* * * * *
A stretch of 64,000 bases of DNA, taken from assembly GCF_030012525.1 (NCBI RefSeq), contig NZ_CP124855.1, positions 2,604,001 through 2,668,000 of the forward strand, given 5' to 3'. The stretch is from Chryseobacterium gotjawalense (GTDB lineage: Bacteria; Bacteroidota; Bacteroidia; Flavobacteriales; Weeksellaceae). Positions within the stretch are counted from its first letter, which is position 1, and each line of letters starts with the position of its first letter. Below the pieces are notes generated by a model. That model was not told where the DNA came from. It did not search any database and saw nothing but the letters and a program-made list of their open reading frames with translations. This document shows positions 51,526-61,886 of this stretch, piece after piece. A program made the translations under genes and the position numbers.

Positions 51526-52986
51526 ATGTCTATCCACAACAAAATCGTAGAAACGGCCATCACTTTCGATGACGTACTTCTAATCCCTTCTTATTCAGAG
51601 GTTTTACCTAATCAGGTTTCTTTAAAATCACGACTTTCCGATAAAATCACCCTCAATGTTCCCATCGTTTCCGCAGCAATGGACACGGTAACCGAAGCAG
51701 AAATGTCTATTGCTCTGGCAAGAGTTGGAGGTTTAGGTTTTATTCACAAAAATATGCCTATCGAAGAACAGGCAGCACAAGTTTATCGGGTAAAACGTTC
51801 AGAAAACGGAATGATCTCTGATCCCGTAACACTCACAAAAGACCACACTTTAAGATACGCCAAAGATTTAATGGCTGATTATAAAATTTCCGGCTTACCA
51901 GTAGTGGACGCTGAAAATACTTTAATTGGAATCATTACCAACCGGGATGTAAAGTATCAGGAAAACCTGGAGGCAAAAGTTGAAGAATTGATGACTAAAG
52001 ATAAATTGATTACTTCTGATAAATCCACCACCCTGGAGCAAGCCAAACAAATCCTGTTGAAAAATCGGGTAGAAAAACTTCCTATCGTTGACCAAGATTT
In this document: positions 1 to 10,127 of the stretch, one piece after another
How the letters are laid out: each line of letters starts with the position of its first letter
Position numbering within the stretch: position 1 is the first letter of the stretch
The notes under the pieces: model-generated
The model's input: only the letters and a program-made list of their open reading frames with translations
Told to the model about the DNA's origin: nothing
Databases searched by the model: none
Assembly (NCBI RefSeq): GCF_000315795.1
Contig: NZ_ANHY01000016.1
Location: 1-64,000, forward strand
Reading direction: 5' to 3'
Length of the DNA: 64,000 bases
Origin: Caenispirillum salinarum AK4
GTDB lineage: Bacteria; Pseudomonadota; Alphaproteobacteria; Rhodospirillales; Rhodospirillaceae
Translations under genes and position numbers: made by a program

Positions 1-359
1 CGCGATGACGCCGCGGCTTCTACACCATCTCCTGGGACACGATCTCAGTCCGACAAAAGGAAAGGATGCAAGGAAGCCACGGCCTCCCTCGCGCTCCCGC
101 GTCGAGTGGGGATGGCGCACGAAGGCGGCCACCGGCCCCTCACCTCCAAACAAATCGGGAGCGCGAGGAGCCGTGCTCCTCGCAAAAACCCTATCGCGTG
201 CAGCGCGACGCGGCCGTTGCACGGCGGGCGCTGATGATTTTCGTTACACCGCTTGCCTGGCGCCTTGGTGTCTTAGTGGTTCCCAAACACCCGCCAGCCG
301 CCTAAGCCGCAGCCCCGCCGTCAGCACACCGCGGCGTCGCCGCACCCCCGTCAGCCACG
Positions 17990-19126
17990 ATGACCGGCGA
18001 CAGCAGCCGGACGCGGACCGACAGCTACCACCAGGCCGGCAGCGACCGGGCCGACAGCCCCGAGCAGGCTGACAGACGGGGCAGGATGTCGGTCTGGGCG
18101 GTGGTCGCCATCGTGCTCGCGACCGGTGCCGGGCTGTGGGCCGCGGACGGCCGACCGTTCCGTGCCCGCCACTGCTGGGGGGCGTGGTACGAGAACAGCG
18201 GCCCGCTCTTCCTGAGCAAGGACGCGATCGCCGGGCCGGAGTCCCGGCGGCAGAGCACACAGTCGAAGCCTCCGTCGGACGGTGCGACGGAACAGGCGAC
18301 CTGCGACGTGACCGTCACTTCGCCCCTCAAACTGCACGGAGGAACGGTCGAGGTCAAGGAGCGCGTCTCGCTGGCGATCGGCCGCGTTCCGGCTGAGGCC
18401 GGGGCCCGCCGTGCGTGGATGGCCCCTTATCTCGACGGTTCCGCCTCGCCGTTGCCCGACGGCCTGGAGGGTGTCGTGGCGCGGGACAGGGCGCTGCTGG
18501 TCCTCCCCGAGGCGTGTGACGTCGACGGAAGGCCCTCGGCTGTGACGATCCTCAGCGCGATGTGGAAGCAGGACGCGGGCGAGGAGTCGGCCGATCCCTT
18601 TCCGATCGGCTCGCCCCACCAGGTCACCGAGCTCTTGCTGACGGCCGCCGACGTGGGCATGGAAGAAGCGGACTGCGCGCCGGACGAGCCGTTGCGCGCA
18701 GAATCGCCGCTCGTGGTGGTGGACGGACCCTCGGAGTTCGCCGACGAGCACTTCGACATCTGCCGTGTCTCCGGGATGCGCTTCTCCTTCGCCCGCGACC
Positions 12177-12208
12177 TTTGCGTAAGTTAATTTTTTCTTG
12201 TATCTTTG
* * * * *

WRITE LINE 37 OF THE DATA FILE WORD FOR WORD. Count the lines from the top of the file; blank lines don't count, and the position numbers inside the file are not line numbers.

18601 TCCGATCGGCTCGCCCCACCAGGTCACCGAGCTCTTGCTGACGGCCGCCGACGTGGGCATGGAAGAAGCGGACTGCGCGCCGGACGAGCCGTTGCGCGCA